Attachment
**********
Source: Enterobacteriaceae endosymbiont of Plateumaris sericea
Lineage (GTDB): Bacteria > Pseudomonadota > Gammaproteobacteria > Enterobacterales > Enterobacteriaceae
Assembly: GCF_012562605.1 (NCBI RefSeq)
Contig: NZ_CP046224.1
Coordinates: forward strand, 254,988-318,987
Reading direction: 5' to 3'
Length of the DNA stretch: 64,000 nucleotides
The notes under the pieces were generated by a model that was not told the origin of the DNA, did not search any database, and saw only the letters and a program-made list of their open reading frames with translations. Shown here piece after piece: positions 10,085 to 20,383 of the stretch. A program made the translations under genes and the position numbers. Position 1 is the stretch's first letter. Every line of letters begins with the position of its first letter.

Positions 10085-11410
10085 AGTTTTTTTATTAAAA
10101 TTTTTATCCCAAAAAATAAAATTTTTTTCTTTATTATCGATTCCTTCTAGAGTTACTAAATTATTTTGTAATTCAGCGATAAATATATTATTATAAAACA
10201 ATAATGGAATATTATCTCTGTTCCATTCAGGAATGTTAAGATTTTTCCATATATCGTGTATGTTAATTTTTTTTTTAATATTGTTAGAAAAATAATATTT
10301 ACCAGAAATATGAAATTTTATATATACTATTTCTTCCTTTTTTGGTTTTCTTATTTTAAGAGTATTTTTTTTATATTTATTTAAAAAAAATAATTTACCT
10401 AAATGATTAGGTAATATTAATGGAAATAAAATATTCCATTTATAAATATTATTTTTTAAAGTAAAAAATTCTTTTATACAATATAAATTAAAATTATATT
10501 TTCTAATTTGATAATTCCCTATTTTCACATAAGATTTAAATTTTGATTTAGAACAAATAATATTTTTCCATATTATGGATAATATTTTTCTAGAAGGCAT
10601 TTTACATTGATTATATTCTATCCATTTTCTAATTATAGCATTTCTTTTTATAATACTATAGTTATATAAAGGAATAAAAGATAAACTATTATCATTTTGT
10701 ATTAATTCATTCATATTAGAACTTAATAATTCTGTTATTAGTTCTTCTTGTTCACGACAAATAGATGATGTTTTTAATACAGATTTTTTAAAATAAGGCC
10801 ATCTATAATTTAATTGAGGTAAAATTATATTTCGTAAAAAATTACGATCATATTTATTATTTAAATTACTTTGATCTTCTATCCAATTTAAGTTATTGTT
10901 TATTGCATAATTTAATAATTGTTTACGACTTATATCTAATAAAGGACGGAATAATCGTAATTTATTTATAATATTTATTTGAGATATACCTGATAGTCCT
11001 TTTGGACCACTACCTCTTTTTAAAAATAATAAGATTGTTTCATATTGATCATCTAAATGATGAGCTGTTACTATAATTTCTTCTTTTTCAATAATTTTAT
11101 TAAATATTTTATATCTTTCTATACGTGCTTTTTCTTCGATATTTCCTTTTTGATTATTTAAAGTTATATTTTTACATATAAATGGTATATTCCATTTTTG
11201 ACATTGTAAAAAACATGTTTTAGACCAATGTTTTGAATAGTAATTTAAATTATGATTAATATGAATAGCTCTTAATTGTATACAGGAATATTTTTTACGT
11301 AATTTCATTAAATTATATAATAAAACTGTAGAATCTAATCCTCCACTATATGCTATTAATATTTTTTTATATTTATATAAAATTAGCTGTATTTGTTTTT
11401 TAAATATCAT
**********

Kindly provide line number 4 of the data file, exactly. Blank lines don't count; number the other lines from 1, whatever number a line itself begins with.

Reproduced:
Contig: NZ_CP046224.1